Various embodiments of the present invention are hereinafter described in conjunction with the appended drawings:
It is to be noted, however, that the appended drawings illustrate only example embodiments of the invention, and are therefore not considered limiting of its scope, for the invention may admit to other equally effective embodiments.
Referring to the Drawings, wherein like numbers denote like parts throughout the several views,
The major components of the computer system 100 include one or more processors 101, a main memory 102, a terminal interface 111, a storage interface 112, an I/O (Input/Output) device interface 113, and communications/network interfaces 114, all of which are coupled for inter-component communication via a memory bus 103, an I/O bus 104, and an I/O bus interface unit 105.
The computer system 100 contains one or more general-purpose programmable central processing units (CPUs) 101A, 101B, 101C, and 101D, herein generically referred to as the processor 101. In an embodiment, the computer system 100 contains multiple processors typical of a relatively large system; however, in another embodiment the computer system 100 may alternatively be a single CPU system. Each processor 101 executes instructions stored in the main memory 102 and may include one or more levels of on-board cache.
The main memory 102 is a random-access semiconductor memory for storing data and programs. In another embodiment, the main memory 102 represents the entire virtual memory of the computer system 100, and may also include the virtual memory of other computer systems coupled to the computer system 100 or connected via the network 130. The main memory 102 is conceptually a single monolithic entity, but in other embodiments the main memory 102 is a more complex arrangement, such as a hierarchy of caches and other memory devices. For example, the main memory 102 may exist in multiple levels of caches, and these caches may be further divided by function, so that one cache holds instructions while another holds non-instruction data, which is used by the processor or processors. The main memory 102 may be further distributed and associated with different CPUs or sets of CPUs, as is known in any of various so-called non-uniform memory access (NUMA) computer architectures.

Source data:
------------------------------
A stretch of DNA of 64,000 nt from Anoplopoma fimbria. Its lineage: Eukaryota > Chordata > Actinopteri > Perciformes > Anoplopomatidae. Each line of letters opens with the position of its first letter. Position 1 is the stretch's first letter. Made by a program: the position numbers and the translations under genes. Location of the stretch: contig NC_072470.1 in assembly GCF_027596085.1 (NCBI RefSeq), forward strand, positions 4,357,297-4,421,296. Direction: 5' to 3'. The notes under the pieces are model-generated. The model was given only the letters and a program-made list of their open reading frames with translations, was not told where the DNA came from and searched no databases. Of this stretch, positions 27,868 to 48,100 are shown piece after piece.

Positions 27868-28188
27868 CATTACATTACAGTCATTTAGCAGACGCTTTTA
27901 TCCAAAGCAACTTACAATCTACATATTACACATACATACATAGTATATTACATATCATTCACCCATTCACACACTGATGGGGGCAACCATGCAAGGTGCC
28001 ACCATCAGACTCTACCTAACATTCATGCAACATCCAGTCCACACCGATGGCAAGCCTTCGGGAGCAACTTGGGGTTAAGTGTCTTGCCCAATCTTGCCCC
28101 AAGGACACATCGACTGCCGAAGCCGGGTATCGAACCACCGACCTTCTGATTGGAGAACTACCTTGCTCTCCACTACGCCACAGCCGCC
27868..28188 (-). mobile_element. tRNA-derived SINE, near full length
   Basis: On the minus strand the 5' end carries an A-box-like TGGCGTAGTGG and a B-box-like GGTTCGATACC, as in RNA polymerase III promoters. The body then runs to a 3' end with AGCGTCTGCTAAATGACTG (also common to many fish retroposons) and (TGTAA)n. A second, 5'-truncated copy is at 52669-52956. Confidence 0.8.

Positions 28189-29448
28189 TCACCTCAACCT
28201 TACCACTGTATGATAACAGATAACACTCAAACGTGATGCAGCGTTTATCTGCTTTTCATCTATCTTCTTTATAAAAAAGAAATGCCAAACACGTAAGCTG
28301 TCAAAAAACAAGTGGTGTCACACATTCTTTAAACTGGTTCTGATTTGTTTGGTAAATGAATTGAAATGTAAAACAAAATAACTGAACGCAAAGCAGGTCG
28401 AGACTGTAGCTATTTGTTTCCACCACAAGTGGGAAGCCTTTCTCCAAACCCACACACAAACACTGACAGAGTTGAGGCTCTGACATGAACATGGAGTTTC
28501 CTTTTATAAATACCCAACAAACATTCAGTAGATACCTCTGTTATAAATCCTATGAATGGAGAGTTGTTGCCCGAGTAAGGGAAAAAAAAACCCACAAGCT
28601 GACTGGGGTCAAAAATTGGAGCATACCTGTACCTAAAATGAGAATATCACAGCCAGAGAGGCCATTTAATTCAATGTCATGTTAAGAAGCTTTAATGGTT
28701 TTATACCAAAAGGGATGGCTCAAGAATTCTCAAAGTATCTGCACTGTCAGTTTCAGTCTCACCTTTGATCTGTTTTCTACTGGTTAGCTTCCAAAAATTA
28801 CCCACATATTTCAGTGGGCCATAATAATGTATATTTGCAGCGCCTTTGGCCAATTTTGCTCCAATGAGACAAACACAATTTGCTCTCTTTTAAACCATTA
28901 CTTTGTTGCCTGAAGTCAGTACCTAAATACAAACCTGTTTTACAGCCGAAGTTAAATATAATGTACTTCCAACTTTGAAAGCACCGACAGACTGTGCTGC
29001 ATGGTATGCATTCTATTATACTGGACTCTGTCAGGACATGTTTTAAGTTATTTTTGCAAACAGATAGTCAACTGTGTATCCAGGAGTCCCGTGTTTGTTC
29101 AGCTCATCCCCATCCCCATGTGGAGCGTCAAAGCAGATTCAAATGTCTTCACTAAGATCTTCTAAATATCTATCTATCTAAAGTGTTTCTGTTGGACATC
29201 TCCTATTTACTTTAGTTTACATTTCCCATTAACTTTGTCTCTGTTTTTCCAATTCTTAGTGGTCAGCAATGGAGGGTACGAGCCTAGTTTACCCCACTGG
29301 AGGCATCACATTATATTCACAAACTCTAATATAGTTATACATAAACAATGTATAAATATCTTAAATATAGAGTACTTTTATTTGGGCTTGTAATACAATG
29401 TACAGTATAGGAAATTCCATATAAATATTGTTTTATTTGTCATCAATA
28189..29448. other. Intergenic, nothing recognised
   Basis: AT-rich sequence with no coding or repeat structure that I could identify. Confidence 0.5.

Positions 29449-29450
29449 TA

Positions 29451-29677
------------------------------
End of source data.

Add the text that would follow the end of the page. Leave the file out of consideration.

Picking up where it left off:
The main memory 102 includes a window controller 160, window data 162, and applications 164. Although the window controller 160, the window data 162, and the applications 164 are illustrated as being contained within the memory 102 in the computer system 100, in other embodiments some or all of them may be on different computer systems (for example, the servers 132) and may be accessed remotely, e.g., via the network 130. The computer system 100 may use virtual addressing mechanisms that allow the programs of the computer system 100 to behave as if they only have access to a large, single storage entity instead of access to multiple, smaller storage entities. Thus, while the window controller 160, the window data 162, and the applications 164 are illustrated as being contained within the main memory 102, these elements are not necessarily all completely contained in the same storage device at the same time. Further, although the window controller 160, the window data 162, and the applications 164 are illustrated as being separate entities, in other embodiments some of them, or portions of some of them, may be packaged together.
The window controller 160 manipulates the closing of displayed windows associated with the applications 164 via the window data 162. In various embodiments, the window controller 160 may be an operating system, a portion of an operating system, an application, an application programming interface (API), a browser, a browser plug-in, or any other appropriate function. The window controller 160 includes instructions capable of executing on the processor 101 or statements capable of being interpreted by instructions executing on the processor 101 to perform the functions as further described below with reference to